Resourceful Man

Things to take when you go camping.

Things to take when you go camping.

Back in August I read post on The Selvedge Yard called Adventures in Camp Vibes about Poler Camping Stuff. I immediately fell in love. They make   classically designed, well-constructed, functional camping stuff “for   people that wonder why everyone is trying to pretend they are  going to   do first ascents on alpine peaks instead of celebrating the  fact that   they are having adventures that are awesome in their own way.” I can   appreciate that. #polerstuff #campvibes

Back in August I read post on The Selvedge Yard called Adventures in Camp Vibes about Poler Camping Stuff. I immediately fell in love. They make classically designed, well-constructed, functional camping stuff “for people that wonder why everyone is trying to pretend they are going to do first ascents on alpine peaks instead of celebrating the fact that they are having adventures that are awesome in their own way.” I can appreciate that. #polerstuff #campvibes

(via polerstuff)

Cy + Roman Steps (V)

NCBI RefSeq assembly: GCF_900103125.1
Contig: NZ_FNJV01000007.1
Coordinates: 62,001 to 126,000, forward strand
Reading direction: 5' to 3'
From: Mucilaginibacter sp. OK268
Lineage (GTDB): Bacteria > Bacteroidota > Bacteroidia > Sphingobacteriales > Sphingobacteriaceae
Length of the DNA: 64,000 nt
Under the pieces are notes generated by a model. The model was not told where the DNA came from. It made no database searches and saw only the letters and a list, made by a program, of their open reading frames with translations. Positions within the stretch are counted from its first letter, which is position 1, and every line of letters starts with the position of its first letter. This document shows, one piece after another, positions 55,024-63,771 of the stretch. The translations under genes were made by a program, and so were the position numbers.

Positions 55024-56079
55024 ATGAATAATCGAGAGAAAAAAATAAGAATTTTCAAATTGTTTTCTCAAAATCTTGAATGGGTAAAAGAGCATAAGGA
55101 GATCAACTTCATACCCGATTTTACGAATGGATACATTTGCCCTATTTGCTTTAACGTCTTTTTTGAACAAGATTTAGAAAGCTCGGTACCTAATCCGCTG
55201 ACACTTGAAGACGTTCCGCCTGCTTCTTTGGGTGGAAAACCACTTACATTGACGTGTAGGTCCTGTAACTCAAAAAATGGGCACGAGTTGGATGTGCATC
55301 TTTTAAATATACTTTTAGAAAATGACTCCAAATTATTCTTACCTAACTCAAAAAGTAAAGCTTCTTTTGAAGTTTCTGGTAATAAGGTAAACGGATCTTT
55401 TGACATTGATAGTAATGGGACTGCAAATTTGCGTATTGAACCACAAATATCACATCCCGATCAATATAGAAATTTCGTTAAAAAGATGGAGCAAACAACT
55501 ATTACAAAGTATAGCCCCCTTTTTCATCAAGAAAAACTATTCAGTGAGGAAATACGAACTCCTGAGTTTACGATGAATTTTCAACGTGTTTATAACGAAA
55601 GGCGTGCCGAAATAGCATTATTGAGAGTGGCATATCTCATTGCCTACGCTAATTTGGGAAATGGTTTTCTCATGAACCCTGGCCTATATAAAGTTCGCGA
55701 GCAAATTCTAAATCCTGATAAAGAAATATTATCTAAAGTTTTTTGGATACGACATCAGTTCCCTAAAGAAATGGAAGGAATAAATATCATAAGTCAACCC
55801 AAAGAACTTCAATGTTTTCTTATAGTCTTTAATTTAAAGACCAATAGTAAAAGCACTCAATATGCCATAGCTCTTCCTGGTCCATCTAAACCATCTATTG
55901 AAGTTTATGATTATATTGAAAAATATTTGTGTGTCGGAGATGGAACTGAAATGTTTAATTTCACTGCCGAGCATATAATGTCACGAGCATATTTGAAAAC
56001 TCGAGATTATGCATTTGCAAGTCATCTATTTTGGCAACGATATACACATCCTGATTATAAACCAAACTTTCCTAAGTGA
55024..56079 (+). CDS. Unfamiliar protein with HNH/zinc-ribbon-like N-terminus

This is the last in a series of photographs by Robert Rauschenberg  housed at the San Francisco MOMA. I had heard of Rauschenberg before.  He’s one of Julia’s favorites, which pretty much automatically  legitimized him for me, but I wasn’t familiar with any of his work.
When I finally got a chance to see some of his work, these photos,  taken in 1952 of fellow artist Cy Twobly, immediately  captured my  attention. I don’t think I could articulate exactly what it is about  this series of photos that drew me in, but there’s something about them  that resonates with me.
There’s nothing particularly glamorous about them. What sets them  apart for me is that they are real. Rauschenberg used who/what he had  around him and by so doing created a feeling of tangibility. Something  the everyman could understand and appreciate. He brought out the beauty  in the ordinary.
After all, aren’t we all a piece of work.

Cy + Roman Steps (V)

This is the last in a series of photographs by Robert Rauschenberg housed at the San Francisco MOMA. I had heard of Rauschenberg before. He’s one of Julia’s favorites, which pretty much automatically legitimized him for me, but I wasn’t familiar with any of his work.

When I finally got a chance to see some of his work, these photos, taken in 1952 of fellow artist Cy Twobly, immediately captured my attention. I don’t think I could articulate exactly what it is about this series of photos that drew me in, but there’s something about them that resonates with me.

There’s nothing particularly glamorous about them. What sets them apart for me is that they are real. Rauschenberg used who/what he had around him and by so doing created a feeling of tangibility. Something the everyman could understand and appreciate. He brought out the beauty in the ordinary.

After all, aren’t we all a piece of work.